Reading Demonworld is almost like being thrust into an action packed nightmare full of devilish creatures one would never want to face in real life.
When Wodi wakes up in a place full of darkness, he doesn’t know how he got there or why he is there. As he starts exploring, he runs into other people from Haven just like him who were dropped into the same place for seemingly no reason. They team up to try to get back home, but encountering demons and ghouls puts a damper on their progress.
After finally feeling a little sense of relief, Wodi is separated from his only remaining partner and wakes up amongst a group of slaves. They are led by the Ugly, and Wodi (turned Wodan) has decided the slaves need to fight back against the Ugly so that they can live in freedom. It takes a lot of work and a lot of convincing, but eventually he gets a good number of people on his side, and it is time for action.
The ending of this book offers a lot of action. There is a huge gun fight. Only the strongest will come out alive.
I feel this book may have worked better being broken up into two parts. If not made into two separate books, maybe having a book 1 and book 2 within it. Book 2 should begin after Wodi (then Wodan) gets mixed up with the Ugly and takes leadership over the slaves. I feel these are two separate story lines that should be split up, otherwise it is a little hard to soak it in all at once.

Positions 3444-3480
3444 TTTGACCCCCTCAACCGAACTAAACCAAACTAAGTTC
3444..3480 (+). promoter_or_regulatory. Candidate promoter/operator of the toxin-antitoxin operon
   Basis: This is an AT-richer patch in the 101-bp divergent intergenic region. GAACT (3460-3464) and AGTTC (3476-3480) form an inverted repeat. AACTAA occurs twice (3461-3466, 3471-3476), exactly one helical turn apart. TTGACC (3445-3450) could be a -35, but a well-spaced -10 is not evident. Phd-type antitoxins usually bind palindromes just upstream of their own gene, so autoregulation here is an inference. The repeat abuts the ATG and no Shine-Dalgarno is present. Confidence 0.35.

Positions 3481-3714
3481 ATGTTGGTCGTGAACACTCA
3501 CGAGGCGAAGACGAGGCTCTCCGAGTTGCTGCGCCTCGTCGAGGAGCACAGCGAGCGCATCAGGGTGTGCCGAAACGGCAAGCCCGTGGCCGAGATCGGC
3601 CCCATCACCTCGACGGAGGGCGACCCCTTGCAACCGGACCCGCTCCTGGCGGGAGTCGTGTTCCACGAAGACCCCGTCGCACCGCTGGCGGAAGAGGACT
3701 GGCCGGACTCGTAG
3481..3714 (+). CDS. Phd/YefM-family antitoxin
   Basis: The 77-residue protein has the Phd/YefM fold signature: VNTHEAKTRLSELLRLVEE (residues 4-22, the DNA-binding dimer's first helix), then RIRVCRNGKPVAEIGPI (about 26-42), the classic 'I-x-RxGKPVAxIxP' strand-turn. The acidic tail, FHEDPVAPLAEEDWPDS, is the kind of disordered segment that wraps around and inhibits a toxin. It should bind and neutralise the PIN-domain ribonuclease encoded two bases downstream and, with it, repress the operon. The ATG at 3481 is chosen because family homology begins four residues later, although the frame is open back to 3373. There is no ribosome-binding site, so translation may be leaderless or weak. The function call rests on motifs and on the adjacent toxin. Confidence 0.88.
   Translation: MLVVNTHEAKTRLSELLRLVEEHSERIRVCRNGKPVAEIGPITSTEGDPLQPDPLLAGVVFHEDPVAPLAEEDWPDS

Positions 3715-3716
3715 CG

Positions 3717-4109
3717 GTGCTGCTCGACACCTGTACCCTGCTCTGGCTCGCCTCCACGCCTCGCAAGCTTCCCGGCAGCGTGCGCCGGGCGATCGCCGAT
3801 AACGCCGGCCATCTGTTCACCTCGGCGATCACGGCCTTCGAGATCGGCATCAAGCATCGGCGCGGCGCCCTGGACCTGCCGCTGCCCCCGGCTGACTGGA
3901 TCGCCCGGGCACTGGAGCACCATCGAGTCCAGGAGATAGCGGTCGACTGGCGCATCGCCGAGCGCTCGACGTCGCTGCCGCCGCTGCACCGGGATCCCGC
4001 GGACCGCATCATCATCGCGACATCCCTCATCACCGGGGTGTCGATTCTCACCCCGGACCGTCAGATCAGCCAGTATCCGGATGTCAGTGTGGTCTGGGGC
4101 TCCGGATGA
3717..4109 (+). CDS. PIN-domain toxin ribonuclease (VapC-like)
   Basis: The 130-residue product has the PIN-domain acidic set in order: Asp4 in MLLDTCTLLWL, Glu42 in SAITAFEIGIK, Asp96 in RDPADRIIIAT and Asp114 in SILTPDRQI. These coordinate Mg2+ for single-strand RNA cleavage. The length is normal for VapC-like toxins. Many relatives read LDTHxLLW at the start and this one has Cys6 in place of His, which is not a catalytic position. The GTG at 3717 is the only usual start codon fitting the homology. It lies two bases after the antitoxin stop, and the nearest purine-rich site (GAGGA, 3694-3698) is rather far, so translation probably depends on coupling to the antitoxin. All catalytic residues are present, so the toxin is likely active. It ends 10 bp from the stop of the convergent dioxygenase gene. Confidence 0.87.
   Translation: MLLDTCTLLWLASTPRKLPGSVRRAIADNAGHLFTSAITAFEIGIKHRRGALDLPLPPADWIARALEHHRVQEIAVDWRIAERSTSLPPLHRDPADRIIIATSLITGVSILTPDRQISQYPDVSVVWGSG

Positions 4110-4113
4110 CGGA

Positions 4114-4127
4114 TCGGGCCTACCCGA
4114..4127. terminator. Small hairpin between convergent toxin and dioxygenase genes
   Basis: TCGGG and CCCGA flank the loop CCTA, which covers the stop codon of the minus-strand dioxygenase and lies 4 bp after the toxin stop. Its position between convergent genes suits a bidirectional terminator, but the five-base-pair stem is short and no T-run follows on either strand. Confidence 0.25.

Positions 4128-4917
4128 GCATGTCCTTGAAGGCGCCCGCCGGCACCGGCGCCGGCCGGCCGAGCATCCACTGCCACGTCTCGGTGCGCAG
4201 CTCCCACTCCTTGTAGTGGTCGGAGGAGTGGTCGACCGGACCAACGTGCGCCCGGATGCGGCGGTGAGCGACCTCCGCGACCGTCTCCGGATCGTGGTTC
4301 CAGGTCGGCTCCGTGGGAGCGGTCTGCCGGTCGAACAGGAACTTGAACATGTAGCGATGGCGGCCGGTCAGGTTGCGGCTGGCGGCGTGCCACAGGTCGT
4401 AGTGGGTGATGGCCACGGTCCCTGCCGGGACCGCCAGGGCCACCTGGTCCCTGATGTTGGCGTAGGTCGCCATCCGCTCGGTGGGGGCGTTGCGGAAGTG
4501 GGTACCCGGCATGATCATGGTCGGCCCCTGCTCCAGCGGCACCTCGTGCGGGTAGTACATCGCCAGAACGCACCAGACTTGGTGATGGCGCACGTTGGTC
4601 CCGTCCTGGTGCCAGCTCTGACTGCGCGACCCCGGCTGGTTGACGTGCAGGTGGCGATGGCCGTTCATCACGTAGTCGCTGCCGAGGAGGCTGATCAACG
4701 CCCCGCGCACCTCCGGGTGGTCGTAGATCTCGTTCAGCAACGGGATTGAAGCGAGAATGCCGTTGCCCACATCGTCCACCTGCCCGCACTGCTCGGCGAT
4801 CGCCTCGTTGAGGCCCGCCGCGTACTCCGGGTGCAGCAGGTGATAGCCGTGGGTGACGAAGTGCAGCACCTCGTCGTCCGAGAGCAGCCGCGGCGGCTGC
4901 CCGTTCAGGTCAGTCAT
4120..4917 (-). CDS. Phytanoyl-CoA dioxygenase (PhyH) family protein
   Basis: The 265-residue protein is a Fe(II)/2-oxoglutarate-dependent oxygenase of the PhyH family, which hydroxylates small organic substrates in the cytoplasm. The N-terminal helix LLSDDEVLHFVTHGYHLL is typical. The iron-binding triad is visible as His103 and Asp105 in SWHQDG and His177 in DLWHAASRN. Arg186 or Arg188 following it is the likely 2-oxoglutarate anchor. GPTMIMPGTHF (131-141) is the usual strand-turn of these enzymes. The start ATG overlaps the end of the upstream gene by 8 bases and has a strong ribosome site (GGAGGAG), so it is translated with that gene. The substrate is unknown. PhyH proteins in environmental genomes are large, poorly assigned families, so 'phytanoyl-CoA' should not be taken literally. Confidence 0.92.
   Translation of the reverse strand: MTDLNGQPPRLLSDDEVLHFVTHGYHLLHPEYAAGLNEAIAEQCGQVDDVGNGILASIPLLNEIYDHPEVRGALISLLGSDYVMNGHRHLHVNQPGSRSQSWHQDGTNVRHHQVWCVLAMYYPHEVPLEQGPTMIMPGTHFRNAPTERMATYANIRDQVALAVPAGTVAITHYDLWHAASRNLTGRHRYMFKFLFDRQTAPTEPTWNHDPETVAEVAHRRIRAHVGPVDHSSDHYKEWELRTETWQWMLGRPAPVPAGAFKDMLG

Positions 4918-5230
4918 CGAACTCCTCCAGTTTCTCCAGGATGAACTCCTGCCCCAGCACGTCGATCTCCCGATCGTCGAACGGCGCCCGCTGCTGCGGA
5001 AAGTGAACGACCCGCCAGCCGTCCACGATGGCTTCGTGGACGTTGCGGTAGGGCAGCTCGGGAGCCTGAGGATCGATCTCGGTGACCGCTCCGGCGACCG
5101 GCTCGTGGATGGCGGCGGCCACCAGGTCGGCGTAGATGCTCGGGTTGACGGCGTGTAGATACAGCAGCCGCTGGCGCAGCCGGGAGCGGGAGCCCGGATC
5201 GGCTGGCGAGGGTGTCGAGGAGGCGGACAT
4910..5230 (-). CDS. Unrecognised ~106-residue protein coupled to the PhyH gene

The attention paid to detail in the writing is very good. It is easy to imagine the scenery even though it is far beyond what any of us have seen except for maybe in movies or dreams. The beasts are also well described. This book is very visual, except it has no pictures. If the author had not paid as much attention to detail, it would completely fail as the reader would have no idea what was going on.
That being said, some of the chapters were a bit long and it was a little hard to soak in all at once. In some, there were chapter breaks where it would switch to a different story line involving Haven guardians and scientists. It was a little difficult to see how they meshed together at points, and the idea of the Project was only relevant during those short chapter breaks. I suppose that is because this is a book one and it is setting up for the rest of the series, but I would have liked to have gained a little more knowledge of the Project earlier in the book.
What I take away from this is it was a book about good against evil; A play on heaven and hell – demons and angels. The whole book had religious undertones, and it really becomes apparent at the end.
It was an interesting story. I feel some of the chapters and sections were drawn out when they could have been shorter. Once I reached the end, the whole first have seemed a bit irrelevant except for the fact Wodi draws his strength from what he went through at the beginning.
Wodi is developed well as a character, but I feel like the rest didn’t have much time to develop in this one. But being the first in a series, that can happen.
There were also a lot of horses killed in it. Didn’t like that factor too much.
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